Commentary & Analysis
Bill Lowe, Father of the IBM PC, Dies at Age 72
William C. Lowe, who supervised the creation of IBM’s first personal computer and went on to hold executive roles at Xerox, NEBS, Moore and Gulfstream, passed away on October 19th. He was 72.
By Cary Sherburne
Published: November 5, 2013
I was saddened to hear about the passing of Bill Lowe earlier this month. I had the pleasure of working with Bill during his tenure at Xerox in the late 1980s and early 1990s. In 2007, I approached him about writing a book together. The 25th anniversary of the launch of the IBM PC (August 12, 1981) had recently been observed, and there was a flurry of activity by various participants recounting many aspects of the story. However, the story from inside IBM had never been told. I thought it would make an interesting book.
Bill, always one for big ideas, wanted to broaden the focus to a methodology he had come to call Pragmatic Innovation, which he believed helped him bring to market a series of innovative products and services over his long career, beginning with the IBM PC. The book was published in 2008 and is available on Amazon. The cover image shows him with Bill Gates in 1990 on their way to Los Angeles to be recognized by PC Magazine as being responsible for delivering the best hardware and software of the previous decade.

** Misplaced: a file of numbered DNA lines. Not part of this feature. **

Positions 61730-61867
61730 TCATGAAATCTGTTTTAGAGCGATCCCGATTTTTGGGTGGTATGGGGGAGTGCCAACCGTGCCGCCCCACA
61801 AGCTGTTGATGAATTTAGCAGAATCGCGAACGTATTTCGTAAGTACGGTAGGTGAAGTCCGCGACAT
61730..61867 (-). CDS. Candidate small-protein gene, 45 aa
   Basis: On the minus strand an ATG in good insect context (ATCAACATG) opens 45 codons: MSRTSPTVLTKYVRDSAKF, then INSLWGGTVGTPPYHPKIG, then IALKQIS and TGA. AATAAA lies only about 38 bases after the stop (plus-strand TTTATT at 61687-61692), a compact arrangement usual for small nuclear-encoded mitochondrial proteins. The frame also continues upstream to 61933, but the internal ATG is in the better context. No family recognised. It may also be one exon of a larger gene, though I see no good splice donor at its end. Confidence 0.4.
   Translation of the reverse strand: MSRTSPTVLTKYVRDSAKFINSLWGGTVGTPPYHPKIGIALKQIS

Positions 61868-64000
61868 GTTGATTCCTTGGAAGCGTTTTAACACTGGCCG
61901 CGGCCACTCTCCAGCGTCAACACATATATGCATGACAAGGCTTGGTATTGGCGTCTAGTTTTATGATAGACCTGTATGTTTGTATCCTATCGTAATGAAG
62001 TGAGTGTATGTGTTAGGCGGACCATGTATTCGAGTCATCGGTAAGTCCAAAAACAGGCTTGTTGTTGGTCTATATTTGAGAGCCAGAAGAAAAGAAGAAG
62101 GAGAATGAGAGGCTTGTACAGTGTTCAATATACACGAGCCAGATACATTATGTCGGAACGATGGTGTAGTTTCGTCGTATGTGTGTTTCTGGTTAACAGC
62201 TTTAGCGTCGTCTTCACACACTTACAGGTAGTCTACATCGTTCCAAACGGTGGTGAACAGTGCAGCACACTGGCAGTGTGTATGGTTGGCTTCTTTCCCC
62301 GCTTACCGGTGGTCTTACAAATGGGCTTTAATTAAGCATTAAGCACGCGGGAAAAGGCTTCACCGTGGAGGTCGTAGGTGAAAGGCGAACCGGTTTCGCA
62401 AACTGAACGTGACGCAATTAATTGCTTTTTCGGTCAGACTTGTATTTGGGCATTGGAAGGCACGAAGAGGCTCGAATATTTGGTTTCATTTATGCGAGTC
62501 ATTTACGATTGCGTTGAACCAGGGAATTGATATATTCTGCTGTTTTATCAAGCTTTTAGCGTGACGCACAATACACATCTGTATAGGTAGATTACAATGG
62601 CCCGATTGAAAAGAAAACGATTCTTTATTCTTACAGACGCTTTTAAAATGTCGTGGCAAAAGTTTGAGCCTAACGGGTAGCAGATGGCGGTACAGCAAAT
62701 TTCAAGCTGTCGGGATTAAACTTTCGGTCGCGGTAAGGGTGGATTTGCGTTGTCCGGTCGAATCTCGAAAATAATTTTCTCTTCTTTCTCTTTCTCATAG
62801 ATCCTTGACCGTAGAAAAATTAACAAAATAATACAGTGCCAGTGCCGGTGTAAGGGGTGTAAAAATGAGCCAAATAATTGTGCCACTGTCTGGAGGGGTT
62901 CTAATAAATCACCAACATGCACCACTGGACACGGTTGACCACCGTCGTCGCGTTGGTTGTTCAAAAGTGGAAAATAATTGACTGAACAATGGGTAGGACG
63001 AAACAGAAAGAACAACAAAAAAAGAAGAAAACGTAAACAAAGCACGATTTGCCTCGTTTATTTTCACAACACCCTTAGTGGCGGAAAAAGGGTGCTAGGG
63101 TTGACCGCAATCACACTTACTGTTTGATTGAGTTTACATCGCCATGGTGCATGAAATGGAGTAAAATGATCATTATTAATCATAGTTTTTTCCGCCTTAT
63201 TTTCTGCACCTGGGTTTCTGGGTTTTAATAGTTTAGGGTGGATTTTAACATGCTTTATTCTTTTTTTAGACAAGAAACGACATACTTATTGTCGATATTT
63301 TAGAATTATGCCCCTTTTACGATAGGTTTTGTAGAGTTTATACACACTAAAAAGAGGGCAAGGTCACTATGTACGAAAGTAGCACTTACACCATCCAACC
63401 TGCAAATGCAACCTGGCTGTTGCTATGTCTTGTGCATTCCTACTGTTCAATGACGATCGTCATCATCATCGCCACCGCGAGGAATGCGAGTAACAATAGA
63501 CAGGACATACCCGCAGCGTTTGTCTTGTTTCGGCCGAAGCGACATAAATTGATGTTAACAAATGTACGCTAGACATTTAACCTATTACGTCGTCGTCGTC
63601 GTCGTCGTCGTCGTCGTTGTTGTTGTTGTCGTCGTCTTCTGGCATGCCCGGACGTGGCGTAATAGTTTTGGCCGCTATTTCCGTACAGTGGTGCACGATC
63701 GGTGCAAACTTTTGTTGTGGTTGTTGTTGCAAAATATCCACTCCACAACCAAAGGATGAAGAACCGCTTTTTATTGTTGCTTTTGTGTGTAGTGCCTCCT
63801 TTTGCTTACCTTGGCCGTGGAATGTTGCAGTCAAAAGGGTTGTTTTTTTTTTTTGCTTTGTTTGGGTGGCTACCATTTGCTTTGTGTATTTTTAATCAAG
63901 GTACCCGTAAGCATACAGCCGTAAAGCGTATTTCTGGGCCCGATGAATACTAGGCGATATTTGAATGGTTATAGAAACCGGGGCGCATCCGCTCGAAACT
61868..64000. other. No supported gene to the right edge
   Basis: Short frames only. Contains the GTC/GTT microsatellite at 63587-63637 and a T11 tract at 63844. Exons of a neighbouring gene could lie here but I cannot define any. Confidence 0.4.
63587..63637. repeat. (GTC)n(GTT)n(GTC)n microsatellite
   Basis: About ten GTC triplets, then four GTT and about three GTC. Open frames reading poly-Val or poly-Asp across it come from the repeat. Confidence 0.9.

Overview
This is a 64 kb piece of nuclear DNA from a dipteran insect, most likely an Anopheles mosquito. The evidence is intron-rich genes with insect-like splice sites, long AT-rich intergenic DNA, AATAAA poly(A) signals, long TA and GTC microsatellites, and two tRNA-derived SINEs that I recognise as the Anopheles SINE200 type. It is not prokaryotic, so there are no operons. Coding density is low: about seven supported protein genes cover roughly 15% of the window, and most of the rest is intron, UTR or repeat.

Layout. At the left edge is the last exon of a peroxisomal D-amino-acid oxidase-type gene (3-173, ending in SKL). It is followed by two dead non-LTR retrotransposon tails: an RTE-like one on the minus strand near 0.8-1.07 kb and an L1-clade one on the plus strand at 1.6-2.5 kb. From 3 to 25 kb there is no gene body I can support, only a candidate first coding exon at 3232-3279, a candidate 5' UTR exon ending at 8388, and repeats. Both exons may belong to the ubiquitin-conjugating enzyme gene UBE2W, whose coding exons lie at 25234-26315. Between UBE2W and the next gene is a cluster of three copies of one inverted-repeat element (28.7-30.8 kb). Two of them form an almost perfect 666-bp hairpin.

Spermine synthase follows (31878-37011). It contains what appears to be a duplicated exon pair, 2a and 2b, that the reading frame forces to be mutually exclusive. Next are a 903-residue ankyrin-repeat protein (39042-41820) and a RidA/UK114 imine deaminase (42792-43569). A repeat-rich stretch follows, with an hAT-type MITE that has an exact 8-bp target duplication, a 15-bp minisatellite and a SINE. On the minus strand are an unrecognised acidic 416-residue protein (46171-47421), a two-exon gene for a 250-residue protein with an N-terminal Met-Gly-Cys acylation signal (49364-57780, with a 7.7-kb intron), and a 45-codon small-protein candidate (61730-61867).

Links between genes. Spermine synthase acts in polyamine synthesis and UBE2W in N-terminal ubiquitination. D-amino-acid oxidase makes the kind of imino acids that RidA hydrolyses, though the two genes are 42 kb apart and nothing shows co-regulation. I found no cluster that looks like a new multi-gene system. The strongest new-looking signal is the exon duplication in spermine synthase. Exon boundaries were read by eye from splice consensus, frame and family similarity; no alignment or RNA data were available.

Having always been a sort of geeky tech groupie type and having grown up in Silicon Valley, I have always found the history and evolution of personal computing fascinating. It was an honor to spend time with Bill and hear directly from him how the IBM PC came to be. Many of his stories are incorporated into the book.
One of my favorite stories from the book is the presentation of the PC concept to the Corporate Management Committee at IBM. Consider that in 1980, there were no PowerPoint slides to be had (maybe that was a blessing!). So standard procedure was to write information on a flip chart and take it to a local reprographics shop to have it reduced to hand-out size. Bill had what was probably the only remaining copy of that handout outside of perhaps IBM archives. It included functional diagrams of the proposed PC and justification for its development. It suggested that 240,000 units could be sold in the first four years, which would double the installed base of IBM CPUs. Of course, that was a little off. Some of those images are included in the book. Bill was planning to donate the document either to his alma mater, Lafayette, or to the Smithsonian. I am not sure what finally came about.
Bill went on to be involved in an executive role in the launch of the Xerox DocuTech and the Gulfstream V, among other things.
Sometimes when we are in the middle of game-changing events, we don’t realize their long-term impact. I believe Bill had a vision of where the PC could take the company and the industry, but I don’t think anyone could have foreseen the ultimate outcome. It certainly was a game-changer. And as The New York Times obituary points out, it introduced huge innovation to IBM and saw the beginning of the transformation of Microsoft and Intel from “obscure tech companies into household brands.”
I hope you will take a few moments to remember Bill and his many contributions over his lifetime.